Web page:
Which Joe gave his name to ‘sloppy joes’? We look at five interesting sandwiches and their lexical origins.
verb[WITH OBJECT]North American
Disconcert or confuse (someone)‘he is looking a little pained and discombobulated’‘this attitude totally discombobulated Bruce’
amaze, astonish, dumbfound, stagger, surprise, startle, stun, stupefy, daze, nonplusView synonyms
- ‘If you choose not to do that, be prepared to discombobulate four lives and take your chances of it working out well or badly.’
- ‘The mysterious void discombobulated the men still on the field, who had never seen as such before.’
- ‘So when the train from London arrived ten minutes early, catching me with a compressed paper beaker half full with scalding hot coffee I was somewhat discombobulated.’
- ‘I smirked at Jen who was completely discombobulated and had stopped moving altogether.’
- ‘On most of his leaps, he was too discombobulated at first to think clearly, let alone to come up with such a clever story.’
- ‘Variety's the spice of life, but jumping from one thing to another this week will completely discombobulate you and everyone else.’
- ‘The bottom line is that a shock deflation will put many people out of work and discombobulate the economy.’
- ‘I am a slave to routine. Days like this make me feel discombobulated all day long.’
- ‘I was slightly discombobulated, turning around several times to make sure whom they were addressing.’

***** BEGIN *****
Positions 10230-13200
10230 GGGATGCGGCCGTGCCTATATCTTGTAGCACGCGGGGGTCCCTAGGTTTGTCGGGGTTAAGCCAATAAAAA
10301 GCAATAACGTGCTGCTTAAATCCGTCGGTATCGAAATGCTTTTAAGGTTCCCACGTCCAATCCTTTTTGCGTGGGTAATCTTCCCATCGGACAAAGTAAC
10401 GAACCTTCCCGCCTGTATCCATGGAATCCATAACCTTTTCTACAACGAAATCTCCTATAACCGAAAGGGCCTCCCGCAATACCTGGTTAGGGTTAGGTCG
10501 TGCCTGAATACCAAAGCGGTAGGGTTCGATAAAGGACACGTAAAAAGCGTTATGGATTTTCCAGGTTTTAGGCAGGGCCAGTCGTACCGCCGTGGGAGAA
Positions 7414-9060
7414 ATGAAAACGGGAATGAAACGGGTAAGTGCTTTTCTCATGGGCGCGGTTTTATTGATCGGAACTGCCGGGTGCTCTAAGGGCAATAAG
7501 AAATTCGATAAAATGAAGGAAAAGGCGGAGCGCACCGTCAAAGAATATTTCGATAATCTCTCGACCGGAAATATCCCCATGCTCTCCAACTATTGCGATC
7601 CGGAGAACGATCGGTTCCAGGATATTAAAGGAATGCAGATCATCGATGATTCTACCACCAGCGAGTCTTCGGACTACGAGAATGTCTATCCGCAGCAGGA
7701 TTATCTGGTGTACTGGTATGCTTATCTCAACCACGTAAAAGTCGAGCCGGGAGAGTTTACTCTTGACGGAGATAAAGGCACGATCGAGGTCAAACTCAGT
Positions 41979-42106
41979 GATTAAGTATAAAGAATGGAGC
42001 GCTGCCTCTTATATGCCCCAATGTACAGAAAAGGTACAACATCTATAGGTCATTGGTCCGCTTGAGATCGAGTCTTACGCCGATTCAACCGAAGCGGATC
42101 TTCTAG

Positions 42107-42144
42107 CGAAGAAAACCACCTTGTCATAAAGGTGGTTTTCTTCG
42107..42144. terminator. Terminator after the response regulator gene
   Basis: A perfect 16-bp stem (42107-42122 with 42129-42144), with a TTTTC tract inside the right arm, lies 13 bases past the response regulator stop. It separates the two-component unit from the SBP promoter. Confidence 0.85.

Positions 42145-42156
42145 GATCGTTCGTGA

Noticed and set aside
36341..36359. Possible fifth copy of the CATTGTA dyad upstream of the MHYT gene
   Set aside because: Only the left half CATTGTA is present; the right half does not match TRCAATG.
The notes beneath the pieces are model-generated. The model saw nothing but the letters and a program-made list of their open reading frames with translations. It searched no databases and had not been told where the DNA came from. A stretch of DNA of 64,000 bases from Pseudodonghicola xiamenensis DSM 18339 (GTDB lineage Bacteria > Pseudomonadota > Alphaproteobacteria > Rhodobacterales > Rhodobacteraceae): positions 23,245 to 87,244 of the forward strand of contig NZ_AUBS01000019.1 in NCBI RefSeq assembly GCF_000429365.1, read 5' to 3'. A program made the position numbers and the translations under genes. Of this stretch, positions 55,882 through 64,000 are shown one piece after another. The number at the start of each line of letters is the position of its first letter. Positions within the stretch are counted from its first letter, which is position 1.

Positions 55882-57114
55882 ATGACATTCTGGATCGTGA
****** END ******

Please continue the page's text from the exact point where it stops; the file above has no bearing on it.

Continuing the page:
- ‘We were suddenly discombobulated because we were not aware of any amendment to clause 1.’
- ‘When his sister Anna comes to stay, things briefly tilt towards farce as she stomps about, brandishing mop and bucket and discombobulating the household in a cleaning frenzy.’
- ‘Perhaps these inconstancies are part of the book's Art - an attempt to discombobulate the audience with extreme contradictions just as the characters live in a state of perpetual untruth and obfuscation.’
- ‘Now that I'm in Vermont and earning money, I'm completely discombobulated.’
- ‘The mother is not the only one who has become discombobulated.’
- ‘Andy was puzzled by how discombobulated I was on the phone, and I was too flummoxed to say anything until she'd left.’
- ‘Even sports cliches are discombobulated with this team.’
- ‘Being around him discombobulates her to no end.’
- ‘Some chefs are easy to trust-no matter how discombobulated the ingredient list, no matter how intense the food aversion.’
- ‘I think, at some point, some of these analysts should just look at this case and realize that it's discombobulating for the prosecution.’
- ‘The tiny animal darted away nervously, no doubt totally discombobulated by the sight of two bubble-blowing monsters disturbing it's quiet lifestyle.’
Mid 19th century: probably based on discompose or discomfit.
We take a look at several popular, though confusing, punctuation marks.
From Afghanistan to Zimbabwe, discover surprising and intriguing language facts from around the globe.
The definitions of ‘buddy’ and ‘bro’ in the OED have recently been revised. We explore their history and increase in popularity.